Rosie and Ruth immediately began telling us of Liberia, the war, the re-building efforts, the ways the country has changed over the past 10 years, but especially the last 2 years. Only a few years ago, she felt unsafe driving this road. Now they were so thankful for the new road the Chinese are building
. Many people walked along the main road- carrying baskets on their heads, children running barefoot playing with sticks. Everyone seemed to be outside their houses. We drove by 3 groups of older boys playing soccer on a dirt field. I wished I could plant grass for them. There were several "villages" on the side of the road which consisted of 8-10 bamboo mat houses. It looked like communal living. Many began living in these villages for safety during the war since they were closer to U.N. barracks. The Liberian government is encouraging the transplants to move back to their former villages but many have grown accustomed to their temporary homes in the city. It is difficult to start over, you must have resources to build and services are non-existant outside of the city. We drove by U.S. lead training barracks where many young men were gathered. Most of them formerly fought in the war and must learn to fight for justice now. There are signs of rebuilding mixed with destruction from the war. One building that was intended for government use has been half finished for 30 years. The war halted construction. Bishop Cox was proud of their newly built football (soccer) stadium and we stoped by a new gas station built by the French. There are several countries present here as part of the rebuilding process. We are told that Liberians welcome this because they are tired of war. Ruth boasted of the country's beauty and the friendliness of the people. Dawn asked what Liberians thought of Americans and Rosie said they feel like the "little brother" of the U.S. and Fidesco (our security gaurd) felt like they "owe everything to U.S.". We saw U.S. flags painted on many buildings. The USAID and Mercy ships have a presence here and Akon is coming tomorrow night. They have not had a celebrity come during war years so this is very exciting to the people here.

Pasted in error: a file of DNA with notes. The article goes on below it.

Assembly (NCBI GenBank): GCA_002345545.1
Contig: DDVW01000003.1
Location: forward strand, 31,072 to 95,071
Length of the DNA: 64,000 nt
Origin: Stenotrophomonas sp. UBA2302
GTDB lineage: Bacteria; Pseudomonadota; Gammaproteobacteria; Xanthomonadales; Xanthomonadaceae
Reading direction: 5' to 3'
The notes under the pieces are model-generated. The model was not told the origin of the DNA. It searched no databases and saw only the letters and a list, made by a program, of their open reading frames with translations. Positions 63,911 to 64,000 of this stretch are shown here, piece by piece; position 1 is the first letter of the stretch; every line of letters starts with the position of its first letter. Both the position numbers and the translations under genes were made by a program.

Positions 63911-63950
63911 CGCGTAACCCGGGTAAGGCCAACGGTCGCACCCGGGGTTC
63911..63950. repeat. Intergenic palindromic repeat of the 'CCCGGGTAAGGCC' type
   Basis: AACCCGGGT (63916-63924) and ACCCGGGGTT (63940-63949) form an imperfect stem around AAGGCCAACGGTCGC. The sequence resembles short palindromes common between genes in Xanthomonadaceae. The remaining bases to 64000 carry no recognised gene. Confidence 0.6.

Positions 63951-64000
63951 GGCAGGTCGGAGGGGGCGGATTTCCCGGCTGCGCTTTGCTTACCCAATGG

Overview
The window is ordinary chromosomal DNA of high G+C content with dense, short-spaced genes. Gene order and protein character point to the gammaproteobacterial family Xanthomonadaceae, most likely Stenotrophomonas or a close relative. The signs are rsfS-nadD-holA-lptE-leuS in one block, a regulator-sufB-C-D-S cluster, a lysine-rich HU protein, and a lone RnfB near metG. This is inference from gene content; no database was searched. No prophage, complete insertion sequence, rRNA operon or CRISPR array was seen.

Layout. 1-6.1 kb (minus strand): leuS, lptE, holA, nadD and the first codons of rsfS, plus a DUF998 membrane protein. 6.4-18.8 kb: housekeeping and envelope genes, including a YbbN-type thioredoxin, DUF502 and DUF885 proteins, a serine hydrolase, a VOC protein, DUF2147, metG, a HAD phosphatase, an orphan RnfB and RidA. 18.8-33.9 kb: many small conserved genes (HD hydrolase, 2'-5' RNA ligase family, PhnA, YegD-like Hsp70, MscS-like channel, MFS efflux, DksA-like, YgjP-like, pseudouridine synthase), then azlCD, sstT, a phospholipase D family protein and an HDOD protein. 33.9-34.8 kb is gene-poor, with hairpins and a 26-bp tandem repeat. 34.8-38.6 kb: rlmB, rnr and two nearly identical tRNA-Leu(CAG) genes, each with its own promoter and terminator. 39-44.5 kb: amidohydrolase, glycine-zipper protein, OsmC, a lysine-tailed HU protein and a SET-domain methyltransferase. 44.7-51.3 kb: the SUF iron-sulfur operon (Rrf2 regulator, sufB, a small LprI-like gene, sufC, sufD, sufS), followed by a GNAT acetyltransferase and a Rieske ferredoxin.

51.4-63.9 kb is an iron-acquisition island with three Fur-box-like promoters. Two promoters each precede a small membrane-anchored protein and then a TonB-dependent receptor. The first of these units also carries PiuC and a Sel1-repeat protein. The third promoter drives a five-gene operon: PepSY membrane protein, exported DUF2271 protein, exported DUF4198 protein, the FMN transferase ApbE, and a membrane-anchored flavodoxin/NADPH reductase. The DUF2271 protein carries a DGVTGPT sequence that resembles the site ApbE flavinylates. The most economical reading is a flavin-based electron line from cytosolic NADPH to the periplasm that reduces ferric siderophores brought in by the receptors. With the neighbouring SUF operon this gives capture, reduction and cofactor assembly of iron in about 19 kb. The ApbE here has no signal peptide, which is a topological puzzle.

The Monrovia airport was small and crowded. We had 6 huge suitcases and getting them through the people was difficult. Outside the airport we were greeted by Bishop Cox, Pastor Kotee and son and two other staff members of Rock Children Services, Ruth and Lucida. We were approached by several men "offering" more like forcing to help us with luggage. I was glad to be with people we knew and see the U.N. guards outside the airport. Many people were standing around outside the airport, maybe just to see who was coming into the country. Children were barefoot, selling homemade candy. We loaded our luggage into 2 cars and began the drive to our hotel in Monrovia.